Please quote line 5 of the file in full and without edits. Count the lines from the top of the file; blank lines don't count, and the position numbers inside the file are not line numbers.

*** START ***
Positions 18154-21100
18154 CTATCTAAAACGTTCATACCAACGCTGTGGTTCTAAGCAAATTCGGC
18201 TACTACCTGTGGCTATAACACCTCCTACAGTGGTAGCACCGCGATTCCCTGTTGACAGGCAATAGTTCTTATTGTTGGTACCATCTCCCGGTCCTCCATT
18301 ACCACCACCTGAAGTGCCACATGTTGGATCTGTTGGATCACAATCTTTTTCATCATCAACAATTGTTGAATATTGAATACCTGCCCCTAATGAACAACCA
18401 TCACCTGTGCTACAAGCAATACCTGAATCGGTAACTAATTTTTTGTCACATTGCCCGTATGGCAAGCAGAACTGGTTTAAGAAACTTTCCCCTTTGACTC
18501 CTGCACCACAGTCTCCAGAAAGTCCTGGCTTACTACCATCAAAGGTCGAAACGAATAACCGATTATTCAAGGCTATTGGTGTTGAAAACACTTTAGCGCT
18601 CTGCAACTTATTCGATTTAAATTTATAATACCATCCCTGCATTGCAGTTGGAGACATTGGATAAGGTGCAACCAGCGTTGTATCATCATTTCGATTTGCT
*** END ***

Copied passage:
18401 TCACCTGTGCTACAAGCAATACCTGAATCGGTAACTAATTTTTTGTCACATTGCCCGTATGGCAAGCAGAACTGGTTTAAGAAACTTTCCCCTTTGACTC